"My rule was I wouldn't recruit a kid if he had grass in front of his house.
That's not my world. My world was a cracked sidewalk." —Al McGuire

Thursday, November 03, 2022

St. John's Preview, 2022-23

St. John's Red Storm

Head Coach: Mike Anderson (50-41 at St. John's, 420-242 overall)

Three-Year NET Average: 65.0

Three-Year kenpom Average: 63.3

Projected 2022-23 T-Rank: 47

Projected Starters: PG Posh Alexander (6'0" Jr), SG Andre Curbelo (6'1" Jr), SF Montez Mathis (6'4" RS Sr), PF David Jones (6'6" Jr), C Joel Soriano (6'11" Sr)

Posh Alexander seeks his first NCAA bid with St. John's

Photo from St. John's Athletics

On paper, an 8-3 non-conference record doesn't look that bad, but as St. John's only won their guarantee games, even losing to perennial ACC bottom-feeder Pittsburgh, the Johnnies' start to the season was a bit concerning for a team many thought had NCAA aspirations. St. John's finished in the middle of the pack in the league, going 8-11 and earning the 7-seed in the Big East Tournament, but they did so almost exclusively by beating non-tourney teams and losing to tourney teams, going 7-1 against the former and 1-10 against the latter. That played to form at MSG, where they beat DePaul before losing to Villanova. Two of their top-three scorers, Julian Champagnie (an All-Big East First Team selection) and Aaron Wheeler are gone.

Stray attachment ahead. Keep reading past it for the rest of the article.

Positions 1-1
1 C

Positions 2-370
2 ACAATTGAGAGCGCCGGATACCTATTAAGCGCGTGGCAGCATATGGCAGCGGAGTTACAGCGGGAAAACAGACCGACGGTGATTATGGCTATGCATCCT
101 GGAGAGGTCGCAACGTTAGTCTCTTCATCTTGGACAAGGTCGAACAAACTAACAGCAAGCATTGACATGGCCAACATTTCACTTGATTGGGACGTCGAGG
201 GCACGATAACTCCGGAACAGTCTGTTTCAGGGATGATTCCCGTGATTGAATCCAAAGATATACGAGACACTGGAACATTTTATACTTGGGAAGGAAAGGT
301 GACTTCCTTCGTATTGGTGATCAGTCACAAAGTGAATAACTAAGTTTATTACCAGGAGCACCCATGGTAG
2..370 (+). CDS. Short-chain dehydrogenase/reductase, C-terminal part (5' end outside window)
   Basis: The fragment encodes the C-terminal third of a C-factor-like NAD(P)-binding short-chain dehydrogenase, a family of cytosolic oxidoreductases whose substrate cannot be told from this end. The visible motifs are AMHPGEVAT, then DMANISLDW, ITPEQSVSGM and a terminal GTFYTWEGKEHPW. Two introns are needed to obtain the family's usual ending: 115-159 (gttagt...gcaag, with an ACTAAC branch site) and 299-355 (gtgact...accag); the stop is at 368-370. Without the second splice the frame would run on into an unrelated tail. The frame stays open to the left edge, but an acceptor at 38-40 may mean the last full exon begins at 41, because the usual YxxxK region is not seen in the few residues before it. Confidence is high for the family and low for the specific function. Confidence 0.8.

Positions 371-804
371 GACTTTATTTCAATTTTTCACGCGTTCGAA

The most important returner is Posh Alexander. The diminutive point guard is a bulldog on defense and excellent floor general. He's the defensive tip of the spear for Anderson and thrives offensively when he's getting to the rim to both finish and draw fouls. If there's any drawback, it's his mediocre three-point shooting, where he hit just 21.7% of his attempts from deep last year. He is joined this year by Illinois transfer Andre Curbelo, who's an exciting player to watch, though not always for the right reasons. When he's on, Curbelo can be an electric scorer and provider, giving St. John's a pair of transition-oriented guards. But when he's off, he's a turnover machine whose team seems better without him. His 26.7% turnover rate last year was atrocious and Illinois went 13-1 in games he didn't play but just 10-9 when he did. While he was a coveted transfer in New York, Illinois fans were not disappointed to see him go. Montez Mathis is a solid wing defender who is adequate as a third or fourth scoring option. David Jones, transferring in from DePaul, is expected to take the Champagnie load. He certainly had some moments of brilliance last year, but when he was expected to carry the load for the Blue Demons with Javon Freeman-Liberty out, results were erratically mixed. In a seven-game stretch, he had three feast games where he averaged 22.3 points per game on 60.6 eFG% but had equal levels of famine, averaging 6.0 ppg on 19.0 eFG% in the other four. Defensively, Jones is a capable secondary shot-blocker and ballhawk, so he should fit in with what Anderson wants. Up front, Joel Soriano returns to man the middle. In his first year at St. John's, he was a high-efficiency, low usage scorer who was able to rebound on both ends and served as an excellent rim protector. Off the bench, look for Dylan Addae-Wusu and Rafael Pinzon to provide shooting and back court depth while Eshia Nyiwe and O'Mar Stanley rotate in up front.